You see, the best credit card backup to have is fractional fine gold coins, and you don't have to convert the coins into your local currency before you get back home, nor are you required to place them in a "bank vault" when you get back home either.
You see, the best language is not the one with a translation of the Holy Bible, but the one with the most versions of the Holy Bible, each version a set of different biblical insights which would otherwise go unnoticed.
If you think Jesus valued dogmatism, you may be a Christian, but Jesus never said he was a Christian! That's what they began to call followers of Jesus after a while.
There are at least eight versions of the Holy Bible in British English (en-GB, or Anglicised)  which state who Jesus said he was, but only two of those versions state, in the most accurate manner, who Jesus said he was, and in a way which is not confusing, and only those versions can be considered pure enough to be called UMMOA English versions of the Holy Bible.
One version says who Jesus was in what can be considered 'ancient' UMMOA English, before the UMMOA itself existed, and in the Darby Translation (DARBY), including Darby's 3rd edition New Testament and his students' Old Testament, which was first published in 1890, it is stated that Jesus "shall be called a Nazaraean" . The other version — New Revised Standard Version, Anglicised Catholic Edition (NRSVACE) — is a more modern version of UMMOA English, which was last edited in 1995, and it states that Jesus "will be called a Nazorean" .
A Nazorean (or Nazaraean in ancient UMMOA English) is not someone from Nazareth, as that was neither the town that welcomed Jesus, and according to scholars, it was probably no more than a hamlet or parish — not a fully legal or significant village or town.
I said it in Italian first, but nobody listened, so I'll only state it in UMMOA English from now on, and I will not care about those who can't understand. You translate it to your Greek girlfriend if you truly care about her!
Nazoreans drank wine, while the Nazirites (consecrated Jews) didn't. The Nazoreans probably cut their hair from time to time, while the Nazirites never cut their hair. The Nazoreans could touch the dead, and in the case of Jesus at least, sometimes resurrected or revived the dead. Nazirites, on the other hand, avoided the dead like the plague. So Nazoreans were the best physicians, less hippies, and lead a less extremist lifestyle than the Nazirites.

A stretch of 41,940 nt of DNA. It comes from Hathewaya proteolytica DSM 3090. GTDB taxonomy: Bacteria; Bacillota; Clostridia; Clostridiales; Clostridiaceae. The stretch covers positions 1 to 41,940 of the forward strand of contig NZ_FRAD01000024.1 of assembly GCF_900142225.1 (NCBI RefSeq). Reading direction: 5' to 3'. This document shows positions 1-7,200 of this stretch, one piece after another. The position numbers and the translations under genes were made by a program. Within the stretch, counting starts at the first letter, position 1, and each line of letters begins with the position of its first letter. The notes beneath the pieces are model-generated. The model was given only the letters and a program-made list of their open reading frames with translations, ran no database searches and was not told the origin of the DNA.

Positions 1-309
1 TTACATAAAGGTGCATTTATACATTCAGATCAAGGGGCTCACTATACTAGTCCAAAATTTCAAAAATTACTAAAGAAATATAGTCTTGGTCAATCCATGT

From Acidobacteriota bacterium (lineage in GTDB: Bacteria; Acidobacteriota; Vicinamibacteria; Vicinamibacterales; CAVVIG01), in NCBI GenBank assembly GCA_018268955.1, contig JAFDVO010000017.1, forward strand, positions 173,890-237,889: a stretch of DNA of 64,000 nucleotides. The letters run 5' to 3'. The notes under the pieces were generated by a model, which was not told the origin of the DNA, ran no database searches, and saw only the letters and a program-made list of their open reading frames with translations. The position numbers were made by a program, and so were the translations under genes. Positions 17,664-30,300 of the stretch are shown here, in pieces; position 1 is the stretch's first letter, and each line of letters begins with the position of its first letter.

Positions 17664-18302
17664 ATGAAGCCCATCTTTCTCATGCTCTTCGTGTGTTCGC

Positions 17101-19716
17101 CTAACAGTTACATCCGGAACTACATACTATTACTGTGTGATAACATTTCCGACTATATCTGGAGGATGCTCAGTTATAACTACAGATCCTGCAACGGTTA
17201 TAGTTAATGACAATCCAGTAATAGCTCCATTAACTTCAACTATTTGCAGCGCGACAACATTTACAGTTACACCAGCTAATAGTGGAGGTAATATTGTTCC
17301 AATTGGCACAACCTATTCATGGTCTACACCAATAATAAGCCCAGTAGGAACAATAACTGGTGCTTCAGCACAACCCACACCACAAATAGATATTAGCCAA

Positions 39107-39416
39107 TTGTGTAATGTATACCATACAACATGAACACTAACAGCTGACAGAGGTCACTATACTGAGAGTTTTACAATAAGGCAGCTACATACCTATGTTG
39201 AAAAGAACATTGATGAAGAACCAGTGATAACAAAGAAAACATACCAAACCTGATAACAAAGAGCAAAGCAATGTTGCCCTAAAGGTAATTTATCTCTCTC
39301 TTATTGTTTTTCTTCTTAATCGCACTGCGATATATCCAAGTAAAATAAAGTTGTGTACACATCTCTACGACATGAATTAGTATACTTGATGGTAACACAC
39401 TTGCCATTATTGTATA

More can be stated, and it's a very important distinction. The Nazoreans encouraged marriage, but the same cannot be said of Ossaenes like John the Baptist, who encouraged celibacy. Yes, Jesus and John the Baptist were both Essenes, but were also very different, as typical Protestant ministers are different from typical Catholic priests.
In addition, for Nazoreans the inhabited locality of Nazareth was not important, but rather Mount Carmel in northern Israel, a mountain which was sacred also for a philosopher, mathematician, and founder of a religious movement, the Greek named Pythagoras of Samos. Yes, the one famous for the Pythagorean theorem.
So not only Jesus the Nazorean was different from John the Baptist, but the Baptist was more similar in his faith to the Pope today, than to Jesus, who in turn had little or nothing in common with the consecrated Jews or Nazirites, and who instead had at least something in common with Pythagoras!
This Jesus the Nazorean really sounds like a religious fanatic now, doesn't he?!
Greek crisis: honeymoon couple left penniless in New York when cards declined http://www.bbc.co.uk/newsbeat/article/33376524/greek-crisis-honeymoon-couple-left-penniless-in-new-york-when-cards-declined
The Bishop of the Cesidian Church (contact), and the author of this article, was ordained as a non-denominational Minister by Rose Ministries, and was consecrated as non-denominational Bishop by Saint Luke Evangelical Christian Ministries. He was later ordained as an Independent Catholic Priest and Bishop by the Universal One Church. The Bishop of the Cesidian Church was also ordained as a Native American Medicine Man or Traditional Leader, and later consecrated as a Certified Minister and Practitioner of the Sacred Order of Lehb of the Native American Church of the Nemenhah Indigenous Traditional Organization. The Cesidian Church is Nazorean, or simply Cesidian. The word Cesidian comes from the name Cesidio, which is not really a name of Latin origin, but of Osco-Umbrian, Sabellic, or Italic origin, and which was originally written from right-to-left (not left-to-right), and pronounced Kaisiris.